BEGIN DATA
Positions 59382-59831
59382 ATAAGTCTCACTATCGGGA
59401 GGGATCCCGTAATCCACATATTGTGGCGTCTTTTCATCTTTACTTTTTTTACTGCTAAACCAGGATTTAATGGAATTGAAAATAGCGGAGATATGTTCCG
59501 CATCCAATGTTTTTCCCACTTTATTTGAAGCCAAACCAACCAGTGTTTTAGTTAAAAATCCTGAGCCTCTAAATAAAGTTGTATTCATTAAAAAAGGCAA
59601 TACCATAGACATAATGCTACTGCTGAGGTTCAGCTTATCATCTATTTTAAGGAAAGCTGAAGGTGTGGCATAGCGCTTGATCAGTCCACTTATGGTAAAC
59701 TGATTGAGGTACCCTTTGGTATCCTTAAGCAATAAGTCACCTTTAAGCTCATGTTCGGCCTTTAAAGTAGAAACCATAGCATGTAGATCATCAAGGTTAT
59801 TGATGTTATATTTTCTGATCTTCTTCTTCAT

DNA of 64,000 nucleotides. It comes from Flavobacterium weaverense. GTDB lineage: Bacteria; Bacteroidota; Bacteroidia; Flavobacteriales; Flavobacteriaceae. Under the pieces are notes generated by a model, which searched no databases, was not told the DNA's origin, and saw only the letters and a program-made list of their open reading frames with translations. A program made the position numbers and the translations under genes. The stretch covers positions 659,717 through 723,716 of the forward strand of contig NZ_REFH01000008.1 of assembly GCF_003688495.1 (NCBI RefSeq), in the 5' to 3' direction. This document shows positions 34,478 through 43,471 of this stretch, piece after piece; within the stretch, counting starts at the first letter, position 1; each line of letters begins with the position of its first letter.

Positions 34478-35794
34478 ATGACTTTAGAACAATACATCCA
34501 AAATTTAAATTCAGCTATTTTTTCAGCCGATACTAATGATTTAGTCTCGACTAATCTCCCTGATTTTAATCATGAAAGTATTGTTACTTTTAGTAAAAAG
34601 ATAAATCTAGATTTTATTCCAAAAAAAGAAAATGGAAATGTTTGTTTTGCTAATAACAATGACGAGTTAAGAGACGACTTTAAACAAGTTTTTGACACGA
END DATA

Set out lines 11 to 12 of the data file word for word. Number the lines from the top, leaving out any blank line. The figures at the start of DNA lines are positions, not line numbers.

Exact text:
34501 AAATTTAAATTCAGCTATTTTTTCAGCCGATACTAATGATTTAGTCTCGACTAATCTCCCTGATTTTAATCATGAAAGTATTGTTACTTTTAGTAAAAAG
34601 ATAAATCTAGATTTTATTCCAAAAAAAGAAAATGGAAATGTTTGTTTTGCTAATAACAATGACGAGTTAAGAGACGACTTTAAACAAGTTTTTGACACGA